Roger Thayer Stone Center For Latin American Studies

Tulane University

From Tulane Hullabaloo: Why Latin American Studies is such a popular major at Tulane

October 19th, 2018

This story originally appeared in Tulane Hullabaloo titled Why Latin American Studies is such a popular major at Tulane, on October 18, 2018. Story by contributing reporter Clara Lang.

Few departments at Tulane are as sought after as the Latin American studies department.

According to junior Griffin Smith, a Latin American studies and neuroscience double major, Tulane’s robust Latin American studies department was a large part of what drew her and other students to Tulane.

“A lot of people come here specifically for Latin American studies,” Smith said. “We have such a great program. We have an entire library and like all these rare collections of Latin American books and artifacts.”

Proportionally, Tulane has one of the largest Latin American studies departments in the country. The department has the largest number of faculty associated with any program at the university, excluding professional schools.

The department is closely tied to the Roger Thayer Stone Center for Latin American Studies, which supports scholarship related to Latin America and educates the Tulane community about the multicultural importance of Latin America.

Additionally, the Latin American studies department works hand in hand with the Latin American Library.

Tulane’s Latin American Library is lined with books full of rich history and tradition. Located on the fourth floor of Howard-Tilton Memorial Library, it is one of only three stand-alone Latin American libraries in the country.

“One of the things I feel working at the Latin American Library is that it is a place with a long and venerable history, and I always feel that I’m working in a place that is larger than myself,” Hortensia Calvo, the director of the Latin American Library, said.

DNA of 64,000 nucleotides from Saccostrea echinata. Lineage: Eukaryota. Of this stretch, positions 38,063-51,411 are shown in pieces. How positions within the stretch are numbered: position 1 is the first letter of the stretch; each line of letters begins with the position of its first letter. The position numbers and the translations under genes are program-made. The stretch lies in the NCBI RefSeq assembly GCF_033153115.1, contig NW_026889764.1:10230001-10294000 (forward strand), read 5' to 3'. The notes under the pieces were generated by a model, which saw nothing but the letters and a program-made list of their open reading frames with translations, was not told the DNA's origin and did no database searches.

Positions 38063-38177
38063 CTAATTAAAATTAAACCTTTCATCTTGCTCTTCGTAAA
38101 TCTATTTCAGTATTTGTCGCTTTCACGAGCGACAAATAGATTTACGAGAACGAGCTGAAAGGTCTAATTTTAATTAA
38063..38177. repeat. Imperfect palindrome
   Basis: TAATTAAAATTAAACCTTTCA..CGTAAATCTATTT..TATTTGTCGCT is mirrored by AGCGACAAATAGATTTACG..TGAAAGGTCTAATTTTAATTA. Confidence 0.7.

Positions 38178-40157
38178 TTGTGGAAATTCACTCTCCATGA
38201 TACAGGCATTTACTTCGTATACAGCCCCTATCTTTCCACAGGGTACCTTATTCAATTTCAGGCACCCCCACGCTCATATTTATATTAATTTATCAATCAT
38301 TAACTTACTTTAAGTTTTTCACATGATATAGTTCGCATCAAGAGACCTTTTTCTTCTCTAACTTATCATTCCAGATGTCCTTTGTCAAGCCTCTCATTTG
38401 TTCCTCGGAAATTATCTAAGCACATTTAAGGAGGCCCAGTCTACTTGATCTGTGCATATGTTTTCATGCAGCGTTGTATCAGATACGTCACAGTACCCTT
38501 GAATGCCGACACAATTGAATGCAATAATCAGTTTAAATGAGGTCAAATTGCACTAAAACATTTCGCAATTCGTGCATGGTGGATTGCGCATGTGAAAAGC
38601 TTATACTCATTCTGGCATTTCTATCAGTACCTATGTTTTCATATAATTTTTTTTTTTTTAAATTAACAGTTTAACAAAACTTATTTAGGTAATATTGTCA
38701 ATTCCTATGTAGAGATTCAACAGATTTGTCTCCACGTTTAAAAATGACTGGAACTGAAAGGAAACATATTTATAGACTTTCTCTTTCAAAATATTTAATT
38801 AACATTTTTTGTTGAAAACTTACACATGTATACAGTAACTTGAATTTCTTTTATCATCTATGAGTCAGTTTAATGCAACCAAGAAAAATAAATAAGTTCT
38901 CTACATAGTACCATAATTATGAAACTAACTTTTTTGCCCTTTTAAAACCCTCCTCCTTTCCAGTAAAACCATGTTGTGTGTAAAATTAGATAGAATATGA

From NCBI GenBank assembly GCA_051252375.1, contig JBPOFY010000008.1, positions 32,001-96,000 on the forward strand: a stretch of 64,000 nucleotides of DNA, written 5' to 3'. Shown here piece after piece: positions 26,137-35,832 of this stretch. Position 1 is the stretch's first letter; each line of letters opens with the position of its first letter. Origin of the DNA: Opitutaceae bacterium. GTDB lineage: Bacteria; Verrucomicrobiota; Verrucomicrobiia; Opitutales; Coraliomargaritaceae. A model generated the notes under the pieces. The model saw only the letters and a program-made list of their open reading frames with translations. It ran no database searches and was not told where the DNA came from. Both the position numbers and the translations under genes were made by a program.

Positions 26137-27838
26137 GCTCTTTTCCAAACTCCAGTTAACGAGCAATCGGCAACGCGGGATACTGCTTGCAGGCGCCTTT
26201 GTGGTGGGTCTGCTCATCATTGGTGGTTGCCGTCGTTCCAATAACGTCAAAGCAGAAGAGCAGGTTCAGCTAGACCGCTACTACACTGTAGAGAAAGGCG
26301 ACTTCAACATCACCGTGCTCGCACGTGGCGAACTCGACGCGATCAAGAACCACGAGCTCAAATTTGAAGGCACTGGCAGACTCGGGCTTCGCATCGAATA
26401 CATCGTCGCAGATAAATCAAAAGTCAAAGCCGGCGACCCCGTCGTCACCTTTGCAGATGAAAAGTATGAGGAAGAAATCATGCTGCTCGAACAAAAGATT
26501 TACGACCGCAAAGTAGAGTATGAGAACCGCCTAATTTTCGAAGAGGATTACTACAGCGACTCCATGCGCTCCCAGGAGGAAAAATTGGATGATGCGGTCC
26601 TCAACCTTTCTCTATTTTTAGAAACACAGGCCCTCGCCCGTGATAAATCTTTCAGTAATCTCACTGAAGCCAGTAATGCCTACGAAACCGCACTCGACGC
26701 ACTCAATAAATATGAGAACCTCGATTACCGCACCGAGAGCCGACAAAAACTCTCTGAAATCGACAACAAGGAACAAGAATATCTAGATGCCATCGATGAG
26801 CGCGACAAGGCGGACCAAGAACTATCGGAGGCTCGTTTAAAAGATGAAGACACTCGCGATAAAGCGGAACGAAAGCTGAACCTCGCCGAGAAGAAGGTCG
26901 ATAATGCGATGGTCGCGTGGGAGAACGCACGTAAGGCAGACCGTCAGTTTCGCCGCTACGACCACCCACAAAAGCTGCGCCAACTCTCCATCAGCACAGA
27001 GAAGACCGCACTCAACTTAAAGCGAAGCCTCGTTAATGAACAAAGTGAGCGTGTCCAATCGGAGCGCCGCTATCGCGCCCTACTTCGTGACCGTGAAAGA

The Latin American Library takes pride in having one of the only image archives solely focused on Latin America, with some of the earliest images dating back to the 19th century.

While the library focuses on history and tradition, it also values the contemporary aspects of Latin America and collects materials from art galleries and exhibits from around the world.

These artifacts, as well as the numerous classes in the Latin American studies department, give students a sense of the rich history and tradition of the region, according to professor Ana López-, a Latin American studies professor and member of The Stone Center.

“Latin America has always been perceived as United States’ closest neighbor and a strategic neighbor at that,” López said. “Through history we know of too many alliances and abuses that have been forged upon Latin America by the U.S. I think it is very imperative that we know that history and that we know how to proceed forward with these very important neighbors.”

López said Latin American studies is becoming more relevant for Tulane and the surrounding New Orleans community, as well as the rest of the country.

People of Latin American heritage are the fastest growing minority group in the U.S. In fact, according to López, Spanish will soon be spoken more in America than in any one country in Latin America.

“It’s a significant part of who we are today,” López said.

Latin American studies extends beyond the classroom. Students recently revived the Tulane Undergraduate Latin American Studies Organization, which is open to all students who have an interest in Latin American culture.

From hosting a screening of the movie “Coco” to baking different types of Mexican desserts, the organization provides students with many ways to be exposed to Latin American culture.

The organization hopes to get students to “come to these events and really learn more about Latin Americans specifically in New Orleans,” Smith said.

The Latin American Library and the Latin American studies department are central parts of campus and are treasured by both students and faculty.

“I feel like I am carrying on a tradition and leading the library into new territories, but always with a very strong tradition behind me,” Calvo said. “That’s very special — you don’t get to do that everywhere.”

General Latin America + People
Eugene Cizek
Professor Emeritus - Architecture